Thomas Berney was frequently in dispute with neighbouring landowners, quickly resorting to the courts, and was described (in 1883) as 'a gentleman who had sustained many lawsuits arising from his claim as lord of the manor of Bracon Ash, concerning which he had very exalted ideas as to his rights and privileges'. In a succession of cases which tried the patience of the judges he claimed sporting rights over much of the land in the area, whether he owned it or not, on the basis of grants made to his ancestors from the 13th century. In one such case, in 1879 he accused 92-year-old Miss Smith of letting her servants shoot game which was 'rightfully' his, and it transpired that he has terrorised the old lady, even on her death-bed. In another case he locked, barred and put guards on two gates along a track between Mergate Hall and Home Farm to prevent Sir Kenneth Kemp using it - claiming his aunt had added the land to her rightful estate whilst residing at Mergate Hall. That was thrown out in a court case reportedly peppered with laughter. There was even more laughter reported at the hearing when he was accused of trespassing at Bracon Lodge - having been found in the walled kitchen garden where he not only claimed to have shooting rights but to have actually shot a rabbit. The Judge decreed that any rights had been lost when the land was sold to Mr Loftus, the owner (of house, land and rabbit) who received 40 shilling damages.
In later years, Rev Berney retreated to write numerous religious tracts, many against the spread of 'popery' and catholic trends within the Church of England. He also sent a 5000-word open 'letter' to all MPs about a possible Channel Tunnel, asking Gladstone to give a copy to Queen Victoria. In this he warned of the wily French who would then invade, take Dover Castle, providing a diagram and numerous calculations to demonstrate how they would decimate our forces. A century or so later he might have put Bracon Ash at the forefront of Brexit debates!!
(Above) Report of the funeral of Rev Thomas Berney in 1895, with some details of his life and beliefs. Note, Bracon Hall is called 'a modern mansion'.
With no children to inherit, Bracon Ash Hall passed to the only surviving son of TT Berney, Thomas's younger brother Augustus Berney (1831-1910) who was Lord of the Manor for 15 years. As the youngest son he never expected to inherit land or titles so he left to make his way in the world. He sailed to New South Wales around 1848 and soon he was involved in customs collection for the government - an area where his future father-in-law (Colonel John George Nathaniel Gibbes) worked. In 1858 Augustus Berney married Matilda Lavinia Gibbes and they had 4 children, 3 of whom were born in New South Wales, Australia. The family returned to Britain, when his elder brother Rev Thomas Berney died in 1895, leaving Bracon Ash and Morton Hall to him. Augustus is probably the man whose head is carved into the back pew of Bracon Ash Church, for his wife Matilda Lavinia paid for the reordering of the church in his memory. Their youngest daughter, Dora, was an accomplished woodcarver.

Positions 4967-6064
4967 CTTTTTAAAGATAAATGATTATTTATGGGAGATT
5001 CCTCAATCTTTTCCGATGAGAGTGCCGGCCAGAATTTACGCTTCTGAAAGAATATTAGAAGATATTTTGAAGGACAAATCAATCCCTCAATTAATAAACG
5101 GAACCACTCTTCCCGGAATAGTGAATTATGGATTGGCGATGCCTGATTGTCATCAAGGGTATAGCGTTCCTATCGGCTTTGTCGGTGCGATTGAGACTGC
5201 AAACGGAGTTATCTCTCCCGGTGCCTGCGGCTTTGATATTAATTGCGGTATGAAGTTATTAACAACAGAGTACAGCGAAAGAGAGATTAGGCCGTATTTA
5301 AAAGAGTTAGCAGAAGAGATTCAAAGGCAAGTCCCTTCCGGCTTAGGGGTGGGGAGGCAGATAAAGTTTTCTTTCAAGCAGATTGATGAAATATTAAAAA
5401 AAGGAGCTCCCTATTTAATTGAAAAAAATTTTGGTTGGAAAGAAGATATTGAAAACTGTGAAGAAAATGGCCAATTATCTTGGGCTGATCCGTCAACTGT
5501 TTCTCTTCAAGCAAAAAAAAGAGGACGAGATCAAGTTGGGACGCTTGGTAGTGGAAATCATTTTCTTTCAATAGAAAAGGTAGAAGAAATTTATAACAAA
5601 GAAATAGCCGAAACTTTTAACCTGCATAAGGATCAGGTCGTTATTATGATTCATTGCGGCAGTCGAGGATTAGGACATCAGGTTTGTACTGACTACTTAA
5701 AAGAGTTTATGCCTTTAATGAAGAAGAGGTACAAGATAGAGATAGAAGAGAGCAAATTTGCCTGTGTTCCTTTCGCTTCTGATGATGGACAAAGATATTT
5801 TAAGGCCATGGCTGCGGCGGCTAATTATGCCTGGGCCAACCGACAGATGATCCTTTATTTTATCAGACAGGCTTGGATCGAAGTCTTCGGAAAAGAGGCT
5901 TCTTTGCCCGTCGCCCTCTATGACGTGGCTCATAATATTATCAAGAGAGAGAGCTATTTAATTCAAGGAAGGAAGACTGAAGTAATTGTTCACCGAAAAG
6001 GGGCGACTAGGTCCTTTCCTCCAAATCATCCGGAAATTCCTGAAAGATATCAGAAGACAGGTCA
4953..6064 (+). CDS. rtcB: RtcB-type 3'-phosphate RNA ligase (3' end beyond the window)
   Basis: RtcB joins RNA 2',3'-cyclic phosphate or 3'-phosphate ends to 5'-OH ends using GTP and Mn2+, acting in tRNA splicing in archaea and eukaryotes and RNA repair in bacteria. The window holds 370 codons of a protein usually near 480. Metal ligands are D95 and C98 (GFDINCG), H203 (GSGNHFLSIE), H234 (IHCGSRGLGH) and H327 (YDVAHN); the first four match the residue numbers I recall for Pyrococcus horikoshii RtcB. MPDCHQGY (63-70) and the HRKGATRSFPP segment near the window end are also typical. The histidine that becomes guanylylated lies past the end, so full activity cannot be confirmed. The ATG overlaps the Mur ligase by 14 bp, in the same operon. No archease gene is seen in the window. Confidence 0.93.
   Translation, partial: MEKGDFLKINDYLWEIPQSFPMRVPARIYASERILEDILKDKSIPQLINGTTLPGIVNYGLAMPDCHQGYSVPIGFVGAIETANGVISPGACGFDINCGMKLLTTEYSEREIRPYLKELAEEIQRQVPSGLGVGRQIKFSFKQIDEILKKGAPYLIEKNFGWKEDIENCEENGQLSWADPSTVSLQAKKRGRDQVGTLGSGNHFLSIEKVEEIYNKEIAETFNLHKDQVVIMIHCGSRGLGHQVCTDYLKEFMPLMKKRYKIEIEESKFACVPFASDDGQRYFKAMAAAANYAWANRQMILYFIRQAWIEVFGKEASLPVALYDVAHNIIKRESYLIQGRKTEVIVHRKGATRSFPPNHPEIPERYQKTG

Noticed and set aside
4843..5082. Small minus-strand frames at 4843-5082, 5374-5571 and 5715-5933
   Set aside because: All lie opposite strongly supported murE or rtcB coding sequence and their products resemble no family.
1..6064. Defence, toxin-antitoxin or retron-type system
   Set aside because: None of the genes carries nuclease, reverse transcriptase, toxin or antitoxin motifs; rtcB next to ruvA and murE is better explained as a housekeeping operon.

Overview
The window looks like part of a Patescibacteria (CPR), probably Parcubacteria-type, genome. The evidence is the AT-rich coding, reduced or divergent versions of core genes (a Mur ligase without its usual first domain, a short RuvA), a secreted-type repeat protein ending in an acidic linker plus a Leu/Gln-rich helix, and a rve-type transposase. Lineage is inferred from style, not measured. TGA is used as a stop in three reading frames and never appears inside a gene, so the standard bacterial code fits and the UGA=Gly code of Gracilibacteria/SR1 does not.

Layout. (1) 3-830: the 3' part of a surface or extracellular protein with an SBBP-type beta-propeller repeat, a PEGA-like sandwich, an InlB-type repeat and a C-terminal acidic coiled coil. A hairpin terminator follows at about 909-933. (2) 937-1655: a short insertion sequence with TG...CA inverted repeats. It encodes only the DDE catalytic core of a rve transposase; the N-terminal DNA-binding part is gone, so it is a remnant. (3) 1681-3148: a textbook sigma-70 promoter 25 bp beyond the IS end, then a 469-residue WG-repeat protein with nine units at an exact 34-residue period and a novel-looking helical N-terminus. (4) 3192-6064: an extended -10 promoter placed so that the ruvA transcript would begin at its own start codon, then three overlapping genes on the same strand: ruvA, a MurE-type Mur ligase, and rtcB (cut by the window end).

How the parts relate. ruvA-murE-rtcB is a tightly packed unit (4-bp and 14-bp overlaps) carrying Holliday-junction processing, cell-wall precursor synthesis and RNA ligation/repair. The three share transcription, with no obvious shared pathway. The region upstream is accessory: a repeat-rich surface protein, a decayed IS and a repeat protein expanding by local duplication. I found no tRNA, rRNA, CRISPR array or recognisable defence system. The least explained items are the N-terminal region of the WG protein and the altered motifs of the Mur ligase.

After Matilda Lavinia Berney died in 1916, the estate was put in a trust administered for her children, George Augustus (1865-1952); Eva Constance Elizabeth Fanny (1860-1936) who married Henry (Harry) Goulburn Willoughby Chetwynd in 1893; and Dora Lavinia (1866-1959). Litigation seems have followed, but from 1947, Richard Trench Berney (1927-2016), son of George Augustus came to live here and acquired the property and all the estate rights from 1961. He gradually sold off various properties and pieces of land to help finance the rest of the estate, including the houses of Lodge Farm and Hall Farm and some land in Mulbarton parish for housing. Richard and Peggy Berney had no children, so now the house and the manor have passed to their nephew, who is restoring the house and estate and developing its potential for the 21st century.
[Compiled by Jill Wright from directories, parish registers & gravestones + on-line information at Ancestry.co.uk (family trees, dates); National Archives (Wills); Francis Blomefield 'An Essay Towards A Topographical History of the County of Norfolk: Volume 11' at british-history.ac.uk; britishlistedbuilding.co.uk for the various Halls; norfolkchurches.co.uk; British Newspaper collection at FindMyPast; documents from Dr Legg; an article in 'Norfolk News' December 2022; and information from living descendants of the Berney family. Corrections and more information appreciated!]